I've modded my Wii U, so I really don't need this thing to play GC games at a higher quality image, but just for curiosity, I'd like to get. Probably when they're half their price, I'll get one.
This is nice, but I'll just stick with my homebrewed Wii U.
@Agent721 Check out the current cost of those component cables. I'm sure you'll understand why some people find this device to be worth the cost =)
The Carby would be what you want then.
@VinylCreep Lateral move.
My Life in Gaming actually did a really nice in-depth look at all this stuff and it's worth checking out.
If you have component cables for your GCN, the only reason you'd need this is if you switch to a TV or receiver that doesn't include those inputs.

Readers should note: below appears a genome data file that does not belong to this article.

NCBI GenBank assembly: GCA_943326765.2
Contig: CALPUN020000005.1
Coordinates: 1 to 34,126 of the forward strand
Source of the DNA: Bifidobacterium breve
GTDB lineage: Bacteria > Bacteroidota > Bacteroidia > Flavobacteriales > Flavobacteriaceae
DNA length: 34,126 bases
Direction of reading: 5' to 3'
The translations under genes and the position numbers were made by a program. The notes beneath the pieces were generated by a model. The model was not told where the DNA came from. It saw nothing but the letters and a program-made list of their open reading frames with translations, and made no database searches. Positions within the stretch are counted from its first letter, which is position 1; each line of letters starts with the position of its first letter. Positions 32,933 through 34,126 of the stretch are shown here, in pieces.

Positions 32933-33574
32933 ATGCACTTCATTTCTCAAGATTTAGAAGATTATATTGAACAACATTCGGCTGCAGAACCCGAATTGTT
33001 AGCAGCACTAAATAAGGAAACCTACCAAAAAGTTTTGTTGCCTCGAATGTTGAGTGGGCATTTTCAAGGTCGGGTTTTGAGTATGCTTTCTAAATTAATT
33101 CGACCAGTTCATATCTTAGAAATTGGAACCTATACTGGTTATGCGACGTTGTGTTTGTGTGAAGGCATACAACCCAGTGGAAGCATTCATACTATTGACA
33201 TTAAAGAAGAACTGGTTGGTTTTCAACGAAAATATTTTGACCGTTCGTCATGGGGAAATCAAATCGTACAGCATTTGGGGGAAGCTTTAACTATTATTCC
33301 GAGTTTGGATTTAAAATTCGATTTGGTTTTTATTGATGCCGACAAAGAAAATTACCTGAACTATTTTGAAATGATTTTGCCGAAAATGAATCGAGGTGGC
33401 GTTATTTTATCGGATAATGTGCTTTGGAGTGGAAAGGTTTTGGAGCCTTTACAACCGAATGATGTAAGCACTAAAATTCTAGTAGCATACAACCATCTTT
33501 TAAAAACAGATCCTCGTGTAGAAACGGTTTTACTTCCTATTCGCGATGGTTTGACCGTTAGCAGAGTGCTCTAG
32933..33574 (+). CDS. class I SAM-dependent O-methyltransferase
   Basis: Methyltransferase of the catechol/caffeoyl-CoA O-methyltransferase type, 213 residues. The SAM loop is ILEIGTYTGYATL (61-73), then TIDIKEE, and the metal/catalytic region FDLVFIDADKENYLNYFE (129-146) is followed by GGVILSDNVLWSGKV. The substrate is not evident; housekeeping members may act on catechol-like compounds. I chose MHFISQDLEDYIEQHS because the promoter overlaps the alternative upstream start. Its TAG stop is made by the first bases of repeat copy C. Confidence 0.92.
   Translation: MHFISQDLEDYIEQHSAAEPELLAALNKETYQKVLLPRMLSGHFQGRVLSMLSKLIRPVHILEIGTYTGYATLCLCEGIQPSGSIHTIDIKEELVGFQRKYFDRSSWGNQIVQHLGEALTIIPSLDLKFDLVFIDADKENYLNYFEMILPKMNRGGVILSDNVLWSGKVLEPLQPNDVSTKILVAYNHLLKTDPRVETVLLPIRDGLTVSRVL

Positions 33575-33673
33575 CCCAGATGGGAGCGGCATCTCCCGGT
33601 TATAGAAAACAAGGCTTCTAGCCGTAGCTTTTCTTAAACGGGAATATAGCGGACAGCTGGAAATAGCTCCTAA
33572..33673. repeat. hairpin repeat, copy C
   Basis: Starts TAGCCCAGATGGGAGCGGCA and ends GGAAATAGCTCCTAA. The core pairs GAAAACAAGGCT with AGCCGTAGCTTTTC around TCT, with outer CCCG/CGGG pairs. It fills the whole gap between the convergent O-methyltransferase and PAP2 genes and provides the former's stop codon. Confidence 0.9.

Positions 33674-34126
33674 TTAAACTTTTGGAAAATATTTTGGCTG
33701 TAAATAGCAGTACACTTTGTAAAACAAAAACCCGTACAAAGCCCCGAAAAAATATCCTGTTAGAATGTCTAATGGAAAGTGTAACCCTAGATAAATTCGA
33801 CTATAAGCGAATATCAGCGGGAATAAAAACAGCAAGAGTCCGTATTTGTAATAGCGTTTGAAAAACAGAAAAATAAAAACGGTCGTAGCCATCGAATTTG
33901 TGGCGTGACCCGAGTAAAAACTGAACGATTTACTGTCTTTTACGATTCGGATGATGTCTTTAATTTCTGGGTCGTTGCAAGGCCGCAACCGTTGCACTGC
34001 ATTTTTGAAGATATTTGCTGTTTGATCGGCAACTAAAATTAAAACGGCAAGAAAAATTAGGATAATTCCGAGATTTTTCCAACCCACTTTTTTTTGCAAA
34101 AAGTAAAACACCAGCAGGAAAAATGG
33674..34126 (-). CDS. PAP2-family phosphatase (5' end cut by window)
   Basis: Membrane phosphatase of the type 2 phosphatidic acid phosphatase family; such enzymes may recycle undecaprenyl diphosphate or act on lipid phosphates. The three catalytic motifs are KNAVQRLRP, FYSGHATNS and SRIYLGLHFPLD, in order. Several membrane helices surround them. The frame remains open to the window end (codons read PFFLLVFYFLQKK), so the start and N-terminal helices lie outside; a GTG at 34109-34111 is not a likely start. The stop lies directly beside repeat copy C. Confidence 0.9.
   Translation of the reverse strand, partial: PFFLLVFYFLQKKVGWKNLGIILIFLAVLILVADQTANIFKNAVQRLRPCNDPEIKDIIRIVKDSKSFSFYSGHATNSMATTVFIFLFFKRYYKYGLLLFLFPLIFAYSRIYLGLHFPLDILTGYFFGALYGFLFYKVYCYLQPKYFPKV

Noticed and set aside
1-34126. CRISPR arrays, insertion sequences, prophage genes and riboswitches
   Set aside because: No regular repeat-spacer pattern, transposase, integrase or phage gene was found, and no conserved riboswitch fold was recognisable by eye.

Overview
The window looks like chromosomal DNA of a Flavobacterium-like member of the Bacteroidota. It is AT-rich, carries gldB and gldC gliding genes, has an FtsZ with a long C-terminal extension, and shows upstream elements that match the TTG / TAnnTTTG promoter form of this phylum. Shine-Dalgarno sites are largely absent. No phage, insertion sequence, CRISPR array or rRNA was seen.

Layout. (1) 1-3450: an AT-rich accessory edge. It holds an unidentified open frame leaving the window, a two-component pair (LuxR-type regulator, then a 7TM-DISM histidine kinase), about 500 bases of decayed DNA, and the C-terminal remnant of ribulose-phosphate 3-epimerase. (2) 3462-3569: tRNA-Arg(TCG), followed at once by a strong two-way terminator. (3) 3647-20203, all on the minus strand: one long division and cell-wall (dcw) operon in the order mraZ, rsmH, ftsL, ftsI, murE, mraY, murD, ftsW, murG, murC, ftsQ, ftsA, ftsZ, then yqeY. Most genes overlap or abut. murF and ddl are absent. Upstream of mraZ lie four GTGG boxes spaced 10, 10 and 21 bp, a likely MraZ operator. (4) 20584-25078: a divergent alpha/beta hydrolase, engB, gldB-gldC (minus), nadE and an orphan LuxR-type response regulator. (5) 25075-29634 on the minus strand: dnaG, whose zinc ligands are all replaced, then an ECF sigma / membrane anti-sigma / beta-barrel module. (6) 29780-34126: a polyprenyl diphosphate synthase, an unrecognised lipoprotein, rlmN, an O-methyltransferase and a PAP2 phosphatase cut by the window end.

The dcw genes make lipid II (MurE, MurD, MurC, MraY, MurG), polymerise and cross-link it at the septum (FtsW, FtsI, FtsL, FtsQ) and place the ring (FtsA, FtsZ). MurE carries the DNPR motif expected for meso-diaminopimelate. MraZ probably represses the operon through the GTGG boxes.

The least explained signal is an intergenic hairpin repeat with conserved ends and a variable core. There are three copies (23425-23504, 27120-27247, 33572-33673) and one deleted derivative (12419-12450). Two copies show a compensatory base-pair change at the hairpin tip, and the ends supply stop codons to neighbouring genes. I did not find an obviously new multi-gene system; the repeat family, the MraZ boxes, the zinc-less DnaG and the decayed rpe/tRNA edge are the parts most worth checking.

Knock it down to £30 then we got a deal 😜
As everyone else is saying, if they made it cheaper that would have been by far the best improvement.
@Mogster a couple of reasons why these things are expensive.
1.) using expensive composts,usually FGPA chips to get it to work.
And 2.) as it's produced by enthushist rather than a bigger corporation, meaning they only able afford smaller production run & as a result cost more per unit to produce as a result.
All the complaining about cost is crazy.
It's a small-batch enthusiast product for an obsolete console. It's amazing that stuff like this exists at all. There's no reason to expect it to be cheap.
Oh my freaking god!!!! That is insane. I think I paid around $40, maybe less at the time. Well, I guess this doesn’t look too bad in comparison!! 😂
@Razieluigi To be fair this is a lot cheaper than getting the component cable